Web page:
The Princeton Branch of the Ludwig Institute for Cancer Research focuses on cancer metabolism. It aims to build scientific understanding to target metabolism with diet and drugs to prevent and treat cancer. Cancer metabolism involves interplay between tumor, host, microbiome, and immune metabolism. The Branch will unravel this interplay quantitatively, building new technologies to do so.

Why cancer metabolism?

The motivation for studying cancer metabolism is robust:

  • Antimetabolites – such as pemetrexed (Alimta), discovered at Princeton – are among the most important anticancer agents
  • Fluorodeoxyglucose PET imaging (FDG-PET), based on cancer’s avidity for sugar, is the best way to detect and track many tumors
  • Obesity is a major cancer risk factor
  • Metabolic wasting (cachexia) is the ultimate cause of death for many cancer patients

Given the central role of metabolism in cancer, every cancer patient needs dietary guidance. But the knowledge to provide properly tailored guidance is lacking. The right diet may depend on the patient’s tumor type or therapy, with the effectiveness of both chemotherapy and immunotherapy likely gated by host metabolism. The Branch will identify and overcome these metabolic barriers, paving the way to long-term survival for even the hardest to treat cancers.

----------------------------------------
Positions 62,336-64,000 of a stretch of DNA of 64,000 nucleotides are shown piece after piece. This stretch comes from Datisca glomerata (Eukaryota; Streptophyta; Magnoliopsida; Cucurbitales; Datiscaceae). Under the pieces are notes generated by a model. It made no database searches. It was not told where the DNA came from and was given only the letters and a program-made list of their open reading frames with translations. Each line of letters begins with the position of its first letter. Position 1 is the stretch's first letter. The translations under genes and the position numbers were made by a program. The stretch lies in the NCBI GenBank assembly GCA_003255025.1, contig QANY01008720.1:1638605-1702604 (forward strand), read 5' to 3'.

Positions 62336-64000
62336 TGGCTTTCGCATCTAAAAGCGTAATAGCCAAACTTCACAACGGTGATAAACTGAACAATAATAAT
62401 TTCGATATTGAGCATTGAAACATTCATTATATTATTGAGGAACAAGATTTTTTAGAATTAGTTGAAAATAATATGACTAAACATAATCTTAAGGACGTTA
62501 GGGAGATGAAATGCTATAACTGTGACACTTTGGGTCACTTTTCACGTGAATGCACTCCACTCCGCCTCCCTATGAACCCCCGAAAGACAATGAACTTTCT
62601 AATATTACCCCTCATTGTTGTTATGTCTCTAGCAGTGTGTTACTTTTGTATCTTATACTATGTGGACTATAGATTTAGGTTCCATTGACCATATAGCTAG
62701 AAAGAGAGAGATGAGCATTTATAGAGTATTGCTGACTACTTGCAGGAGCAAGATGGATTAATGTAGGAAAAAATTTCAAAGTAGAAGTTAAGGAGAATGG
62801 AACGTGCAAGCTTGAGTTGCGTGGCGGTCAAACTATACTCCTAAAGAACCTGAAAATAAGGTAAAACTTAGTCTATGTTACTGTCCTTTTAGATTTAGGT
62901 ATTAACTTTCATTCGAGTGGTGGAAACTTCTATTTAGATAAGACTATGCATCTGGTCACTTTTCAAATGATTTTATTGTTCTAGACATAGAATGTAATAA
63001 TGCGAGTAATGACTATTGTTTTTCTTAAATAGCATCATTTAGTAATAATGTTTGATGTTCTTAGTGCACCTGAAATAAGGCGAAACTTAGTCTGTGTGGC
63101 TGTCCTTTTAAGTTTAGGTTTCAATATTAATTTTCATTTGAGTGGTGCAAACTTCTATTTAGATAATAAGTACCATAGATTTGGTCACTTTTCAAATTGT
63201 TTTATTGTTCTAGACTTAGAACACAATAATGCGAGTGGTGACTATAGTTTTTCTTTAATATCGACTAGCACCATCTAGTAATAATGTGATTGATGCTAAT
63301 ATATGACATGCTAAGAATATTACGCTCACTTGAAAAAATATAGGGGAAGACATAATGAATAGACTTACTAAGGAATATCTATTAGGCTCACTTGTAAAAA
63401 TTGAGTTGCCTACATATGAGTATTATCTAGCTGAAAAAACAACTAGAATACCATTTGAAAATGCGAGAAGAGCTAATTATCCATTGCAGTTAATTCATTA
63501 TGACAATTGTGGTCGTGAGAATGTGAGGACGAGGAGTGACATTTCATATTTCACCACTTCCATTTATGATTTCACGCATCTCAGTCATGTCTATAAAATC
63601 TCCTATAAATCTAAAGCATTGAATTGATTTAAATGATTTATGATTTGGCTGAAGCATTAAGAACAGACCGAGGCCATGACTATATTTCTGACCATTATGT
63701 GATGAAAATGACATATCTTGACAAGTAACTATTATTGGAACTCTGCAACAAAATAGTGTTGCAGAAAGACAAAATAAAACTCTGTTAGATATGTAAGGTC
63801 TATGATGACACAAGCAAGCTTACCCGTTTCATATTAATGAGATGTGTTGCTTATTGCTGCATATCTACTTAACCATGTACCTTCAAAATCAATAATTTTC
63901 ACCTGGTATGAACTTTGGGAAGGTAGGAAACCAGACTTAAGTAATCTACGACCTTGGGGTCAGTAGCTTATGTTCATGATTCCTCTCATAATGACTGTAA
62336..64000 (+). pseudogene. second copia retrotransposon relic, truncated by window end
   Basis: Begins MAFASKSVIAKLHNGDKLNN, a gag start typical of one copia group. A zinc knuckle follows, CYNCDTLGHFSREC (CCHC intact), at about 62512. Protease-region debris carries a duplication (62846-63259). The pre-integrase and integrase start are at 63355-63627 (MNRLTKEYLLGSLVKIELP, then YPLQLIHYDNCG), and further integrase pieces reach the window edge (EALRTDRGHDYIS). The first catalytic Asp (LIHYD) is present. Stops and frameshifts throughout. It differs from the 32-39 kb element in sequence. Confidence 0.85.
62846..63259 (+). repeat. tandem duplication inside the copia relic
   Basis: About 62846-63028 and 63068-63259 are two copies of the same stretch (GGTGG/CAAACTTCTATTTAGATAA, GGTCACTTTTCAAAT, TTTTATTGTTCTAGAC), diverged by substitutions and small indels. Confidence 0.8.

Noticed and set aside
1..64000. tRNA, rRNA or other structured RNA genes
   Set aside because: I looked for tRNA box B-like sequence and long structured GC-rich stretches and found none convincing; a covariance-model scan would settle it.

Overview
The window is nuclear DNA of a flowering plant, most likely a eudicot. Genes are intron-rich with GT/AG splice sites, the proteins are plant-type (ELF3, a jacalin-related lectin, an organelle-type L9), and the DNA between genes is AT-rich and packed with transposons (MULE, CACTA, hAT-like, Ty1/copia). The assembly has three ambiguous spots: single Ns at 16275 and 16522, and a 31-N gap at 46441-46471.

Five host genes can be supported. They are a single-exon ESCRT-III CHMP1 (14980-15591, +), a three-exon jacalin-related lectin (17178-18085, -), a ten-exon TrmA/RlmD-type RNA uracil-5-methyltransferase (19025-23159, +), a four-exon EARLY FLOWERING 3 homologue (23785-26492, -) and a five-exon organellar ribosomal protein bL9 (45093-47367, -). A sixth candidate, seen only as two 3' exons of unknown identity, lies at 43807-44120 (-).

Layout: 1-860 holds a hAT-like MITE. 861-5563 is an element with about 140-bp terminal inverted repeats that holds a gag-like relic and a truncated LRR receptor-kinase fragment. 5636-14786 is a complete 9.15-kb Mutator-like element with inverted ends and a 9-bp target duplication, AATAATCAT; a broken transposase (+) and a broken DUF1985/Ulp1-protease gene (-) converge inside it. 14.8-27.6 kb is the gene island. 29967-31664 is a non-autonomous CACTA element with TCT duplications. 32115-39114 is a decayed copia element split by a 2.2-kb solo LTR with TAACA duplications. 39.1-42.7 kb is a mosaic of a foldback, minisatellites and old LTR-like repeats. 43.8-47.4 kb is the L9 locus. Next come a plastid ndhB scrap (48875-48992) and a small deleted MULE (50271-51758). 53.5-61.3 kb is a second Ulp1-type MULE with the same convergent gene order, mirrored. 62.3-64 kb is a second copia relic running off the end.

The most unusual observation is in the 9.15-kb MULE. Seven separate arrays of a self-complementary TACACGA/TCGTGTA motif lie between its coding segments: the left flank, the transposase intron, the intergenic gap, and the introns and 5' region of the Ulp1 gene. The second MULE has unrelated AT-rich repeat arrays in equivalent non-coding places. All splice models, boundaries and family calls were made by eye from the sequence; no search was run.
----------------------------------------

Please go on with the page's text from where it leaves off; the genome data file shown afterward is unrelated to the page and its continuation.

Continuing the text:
Leveraging the power of collaboration to advance cancer research

To achieve these goals, the Branch will tap into the deep scientific expertise at Princeton. Current collaborations with faculty span across five departments. These collaborations aim to catalyze new research on cancer metabolism, while also helping to accelerate the application of transformative basic science advances made at Princeton. The Branch is also establishing programs to tap into the extraordinarily talented Princeton student body, including new research opportunities for undergraduates.

The clinical translation of Branch discoveries will be conducted in partnership with RWJBarnabas Health and Rutgers Cancer Institute of New Jersey, the state’s only U.S. National Cancer Institute-designated Comprehensive Cancer Center.  In addition the partnership expands to the University of Pennsylvania Medical School, as well as to more distant clinical collaborations to address key questions. These collaborations bring the scientific reach and clinical expertise required to fulfill the Branch’s mission.